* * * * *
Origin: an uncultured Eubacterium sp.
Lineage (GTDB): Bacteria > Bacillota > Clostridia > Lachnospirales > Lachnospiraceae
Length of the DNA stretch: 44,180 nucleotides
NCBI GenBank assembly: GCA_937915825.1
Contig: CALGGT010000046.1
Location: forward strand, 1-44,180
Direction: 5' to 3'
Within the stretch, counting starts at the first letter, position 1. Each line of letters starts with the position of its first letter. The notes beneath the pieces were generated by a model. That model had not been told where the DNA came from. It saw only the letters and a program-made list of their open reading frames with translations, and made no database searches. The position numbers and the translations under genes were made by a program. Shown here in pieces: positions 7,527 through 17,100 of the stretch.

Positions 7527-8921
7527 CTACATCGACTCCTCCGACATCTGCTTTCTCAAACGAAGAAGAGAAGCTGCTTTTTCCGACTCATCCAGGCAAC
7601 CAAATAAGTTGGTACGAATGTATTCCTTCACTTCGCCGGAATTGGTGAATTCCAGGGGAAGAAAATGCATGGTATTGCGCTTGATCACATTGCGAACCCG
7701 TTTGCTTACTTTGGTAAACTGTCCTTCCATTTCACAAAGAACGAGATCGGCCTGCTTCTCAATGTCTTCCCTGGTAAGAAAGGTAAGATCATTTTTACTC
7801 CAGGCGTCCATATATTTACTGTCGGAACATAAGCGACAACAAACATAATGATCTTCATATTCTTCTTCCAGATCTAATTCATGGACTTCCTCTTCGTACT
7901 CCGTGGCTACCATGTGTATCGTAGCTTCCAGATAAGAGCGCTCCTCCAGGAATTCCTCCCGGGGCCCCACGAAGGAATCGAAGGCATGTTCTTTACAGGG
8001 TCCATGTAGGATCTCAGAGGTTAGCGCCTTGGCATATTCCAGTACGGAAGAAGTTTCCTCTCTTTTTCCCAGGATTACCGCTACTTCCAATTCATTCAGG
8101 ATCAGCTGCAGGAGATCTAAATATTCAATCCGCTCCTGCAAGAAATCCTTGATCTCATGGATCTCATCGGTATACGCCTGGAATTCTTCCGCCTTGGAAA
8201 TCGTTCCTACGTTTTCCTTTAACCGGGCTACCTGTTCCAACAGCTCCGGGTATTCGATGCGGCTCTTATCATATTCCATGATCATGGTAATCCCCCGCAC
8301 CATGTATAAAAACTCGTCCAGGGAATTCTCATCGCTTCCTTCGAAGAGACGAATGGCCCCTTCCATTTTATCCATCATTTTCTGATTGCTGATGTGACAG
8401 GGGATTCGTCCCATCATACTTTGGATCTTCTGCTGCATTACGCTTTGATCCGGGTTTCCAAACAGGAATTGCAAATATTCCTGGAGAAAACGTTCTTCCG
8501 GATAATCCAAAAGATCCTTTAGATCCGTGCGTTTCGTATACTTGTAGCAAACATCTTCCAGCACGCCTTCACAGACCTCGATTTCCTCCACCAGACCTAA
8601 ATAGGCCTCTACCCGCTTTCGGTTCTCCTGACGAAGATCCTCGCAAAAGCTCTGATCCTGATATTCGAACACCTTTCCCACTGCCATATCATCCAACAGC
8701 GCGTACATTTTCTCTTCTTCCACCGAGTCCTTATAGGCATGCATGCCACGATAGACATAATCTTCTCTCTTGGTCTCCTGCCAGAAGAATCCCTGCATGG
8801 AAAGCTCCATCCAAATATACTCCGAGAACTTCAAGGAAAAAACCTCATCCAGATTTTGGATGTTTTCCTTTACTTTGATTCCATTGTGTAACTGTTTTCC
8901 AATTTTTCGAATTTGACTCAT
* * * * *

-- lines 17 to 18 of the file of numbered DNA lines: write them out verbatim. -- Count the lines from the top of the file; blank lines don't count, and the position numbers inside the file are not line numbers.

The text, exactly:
8201 TCGTTCCTACGTTTTCCTTTAACCGGGCTACCTGTTCCAACAGCTCCGGGTATTCGATGCGGCTCTTATCATATTCCATGATCATGGTAATCCCCCGCAC
8301 CATGTATAAAAACTCGTCCAGGGAATTCTCATCGCTTCCTTCGAAGAGACGAATGGCCCCTTCCATTTTATCCATCATTTTCTGATTGCTGATGTGACAG